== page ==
As I’ve been visiting Lisbon, Portugal’s capital city, for a few days I thought I’d share my insights on the city with my readers.
With a metropolitan area encompassing a population of about 3,000,000 you might assume that Lisbon has a similar character to London or Paris, but you would be wrong. In fact, the city centre is remarkably compact – you can get from just about anywhere to anywhere else in 30 minutes or less on foot if you have a decent walking pace. There are the hills to contend with however – while the main drag from the top of the beautiful , tree-lined Avenida da Liberdade (where you’ll find most of the theatres, cinemas and high-end fashion brands) down to the waterside Praca do Comercio via the city’s main Rossio square follows a gentle incline down towards the estuary, venture over to the citadel to the east or the clubs and bars of the Bairro Alto and Chiado districts to the west and you’re in for a surprise. Except to deal with 45 degree inclines on Lisbon’s shiny stone-set pavements and very steep sets of stairs – although there are lifts and several funicular railways (only one of the latter is working as at June 2012) the costs soon mount up if you’re moving around the city in this fashion several times a day. Walking boots are advised, and if you have any mobility issues then I have to say that Lisbon really isn’t a viable destination. When the narrow streets that climb the 200 metres to the top of the hills surrounding the main square were being rebuilt after the 18th century earthquake they weren’t thinking about access unfortunately… it’s treacherous, even for the able-bodied.
You should also expect to encounter Lisbon’s seedier side, particularly if you’re in the entertainment district of Bairro Alto. Graffiti taggers rule supreme here – there’s hardly a surface that they haven’t touched. Also, do follow the normal precautions when walking around this area of the city at night – the streets can be very narrow and poorly lit and while serious crime is as rare here as it is in any European capital, pick-pocketing and theft isn’t exactly unknown. At night, stick to the main thoroughfares if you can, and only carry as much cash as you think you will need – leave the bulk of your money and cards back at your hotel whenever possible.
Warnings aside, Lisbon is one of Europe’s most charming capitals – in terms of its architecture and culture it stands head and shoulders above most of its European rivals. The main squares that litter the (thankfully flat!) centre of the city are picturesque, the winding hillside streets are absolutely charming (at least during the day), and there are more museums than you could possibly fit into a whole week. The city also boasts some of Europe’s most beautiful theatres and cinemas – there are no chains here, so the marvelous art nouveau and art deco picture palaces built to screen silent movies still draw in the crowds to watch the latest Hollywood blockbusters (most are screened in English with Portuguese subtitles, so a cinema visit isn’t out of the question on your holiday either).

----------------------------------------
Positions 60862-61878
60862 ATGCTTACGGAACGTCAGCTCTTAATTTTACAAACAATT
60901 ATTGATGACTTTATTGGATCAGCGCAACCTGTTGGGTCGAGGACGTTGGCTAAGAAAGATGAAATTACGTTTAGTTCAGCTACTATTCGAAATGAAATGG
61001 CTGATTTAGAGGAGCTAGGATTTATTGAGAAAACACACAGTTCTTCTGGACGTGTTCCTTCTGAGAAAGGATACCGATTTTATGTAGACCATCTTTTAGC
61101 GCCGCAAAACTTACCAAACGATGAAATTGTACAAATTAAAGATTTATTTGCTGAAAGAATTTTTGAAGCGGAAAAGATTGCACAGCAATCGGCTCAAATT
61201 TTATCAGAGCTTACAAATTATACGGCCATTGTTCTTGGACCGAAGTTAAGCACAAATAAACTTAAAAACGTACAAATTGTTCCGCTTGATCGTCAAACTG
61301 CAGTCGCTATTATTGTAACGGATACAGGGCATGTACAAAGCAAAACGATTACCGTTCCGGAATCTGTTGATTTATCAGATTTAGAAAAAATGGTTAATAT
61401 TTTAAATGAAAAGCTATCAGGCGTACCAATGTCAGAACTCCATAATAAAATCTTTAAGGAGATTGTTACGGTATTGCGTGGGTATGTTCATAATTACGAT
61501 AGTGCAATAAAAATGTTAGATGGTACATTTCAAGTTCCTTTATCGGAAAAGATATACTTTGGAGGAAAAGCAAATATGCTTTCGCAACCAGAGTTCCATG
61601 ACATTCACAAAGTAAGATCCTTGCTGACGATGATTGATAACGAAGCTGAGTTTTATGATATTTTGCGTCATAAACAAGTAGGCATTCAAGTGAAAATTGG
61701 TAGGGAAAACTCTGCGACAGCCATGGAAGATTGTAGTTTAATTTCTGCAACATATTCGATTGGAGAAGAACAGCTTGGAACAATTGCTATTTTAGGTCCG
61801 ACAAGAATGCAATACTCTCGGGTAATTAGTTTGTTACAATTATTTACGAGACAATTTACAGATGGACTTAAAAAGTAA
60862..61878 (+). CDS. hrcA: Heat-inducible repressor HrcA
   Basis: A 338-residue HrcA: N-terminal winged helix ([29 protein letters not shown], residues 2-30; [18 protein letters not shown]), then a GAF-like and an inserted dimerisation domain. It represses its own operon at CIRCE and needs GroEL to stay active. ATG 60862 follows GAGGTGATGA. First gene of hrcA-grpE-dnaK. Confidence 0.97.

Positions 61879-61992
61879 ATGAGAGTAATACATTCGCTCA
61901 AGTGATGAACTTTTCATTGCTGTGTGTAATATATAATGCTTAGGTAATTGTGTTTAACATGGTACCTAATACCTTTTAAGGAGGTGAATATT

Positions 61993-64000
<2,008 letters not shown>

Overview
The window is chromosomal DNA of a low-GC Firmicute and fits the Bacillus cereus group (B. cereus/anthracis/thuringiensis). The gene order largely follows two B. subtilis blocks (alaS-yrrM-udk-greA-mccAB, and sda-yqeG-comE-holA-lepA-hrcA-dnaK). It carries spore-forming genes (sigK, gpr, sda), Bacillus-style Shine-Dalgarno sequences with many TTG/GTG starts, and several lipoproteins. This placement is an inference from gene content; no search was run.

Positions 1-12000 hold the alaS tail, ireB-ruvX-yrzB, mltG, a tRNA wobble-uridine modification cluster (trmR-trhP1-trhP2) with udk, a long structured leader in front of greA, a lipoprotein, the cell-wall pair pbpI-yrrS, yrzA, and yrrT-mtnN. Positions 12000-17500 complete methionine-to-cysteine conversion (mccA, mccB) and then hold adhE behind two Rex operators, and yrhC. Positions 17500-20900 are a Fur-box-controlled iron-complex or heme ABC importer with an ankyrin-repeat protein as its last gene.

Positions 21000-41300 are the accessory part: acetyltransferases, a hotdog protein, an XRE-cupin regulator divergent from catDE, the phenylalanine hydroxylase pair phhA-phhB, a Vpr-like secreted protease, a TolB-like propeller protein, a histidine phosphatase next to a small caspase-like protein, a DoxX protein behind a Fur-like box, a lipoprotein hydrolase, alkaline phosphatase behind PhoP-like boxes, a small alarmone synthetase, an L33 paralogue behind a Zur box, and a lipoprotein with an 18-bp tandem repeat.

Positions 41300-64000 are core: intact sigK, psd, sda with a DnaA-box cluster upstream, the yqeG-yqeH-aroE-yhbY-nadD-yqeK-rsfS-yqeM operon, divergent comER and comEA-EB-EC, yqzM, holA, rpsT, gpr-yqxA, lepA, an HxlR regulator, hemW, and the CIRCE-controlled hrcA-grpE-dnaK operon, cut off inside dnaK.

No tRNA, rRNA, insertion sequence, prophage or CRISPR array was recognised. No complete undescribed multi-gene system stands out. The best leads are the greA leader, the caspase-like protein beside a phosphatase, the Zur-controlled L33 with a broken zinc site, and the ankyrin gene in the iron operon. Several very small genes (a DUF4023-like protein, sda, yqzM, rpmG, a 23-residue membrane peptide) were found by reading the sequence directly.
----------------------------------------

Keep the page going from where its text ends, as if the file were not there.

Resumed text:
In terms of the historic sights, there are three that you simply must tick off your list – a visit to the top of the outlandish and ornate 1920s lift and its observation tower just down from Rossio square is a must. Leave at the top and you will find yourself next to one of the city’s oddest museums – the Carno archaeological museum which you’ll find inside the ruined (and roofless) convent church that looms over the city centre – it’s strange to be ‘ indoors’ and yet be examining artifacts in bright sunlight! You must also climb the hill on the opposite side and visit the castle – Lisbon’s ancient Castelo de São Jorge (named for the British patron saint) is remarkably well-preserved, with parts dating back to the 6th century, although much of what you see today is a result of rebuilding following the devastating earthquake of 1755. Most of the walls and towers are accessible, and offer fantastic views over the city and the sea beyond. I should just remark, however, that very little is free in Lisbon – you should budget for 10%+ of your holiday money being spent on entry fees to the museums, galleries and other attractions – a Lisboa Card (which you can pick up at all metro and rail stations, as well as the tourist information offices) can help offset some of the cost, as well as help with paying for public transport around the city.
Other spots worth a look are the outdoor cafes sprinked beneath the trees along the Avenida de Liberdade where, during the day, you can mingle with the most well-heeled locals over a coffee – arrive later in the evening during the summer and expect to find DJs spinning the decks as revellers dance to the latest pop tunes under the stars. Also try to find time to stop off at one of the cafes on Rossio square for some serious people-watching. For younger people a visit to the many clubs and bars of Bairro Alto are definitely on the itinerary, as the narrow streets and large crowds make for a real party atmosphere, but don’t expect things to get exciting before about 11pm however, and clubs only really start to hot up at around 1am!
I’ll close in mentioning food, and note that Lisbon isn’t renowned for its culinary delights beyond the ‘pastel de nata’ – the city’s iconic small, crunchy custard tart. While you can find wonderful restaurants if you look hard enough, I’d concentrate on making the best of the other aspects of your trip and just settle for the canteen-like food that seems to prevail in the city…
You can see all of the images that I captured on my visit to Lisbon here.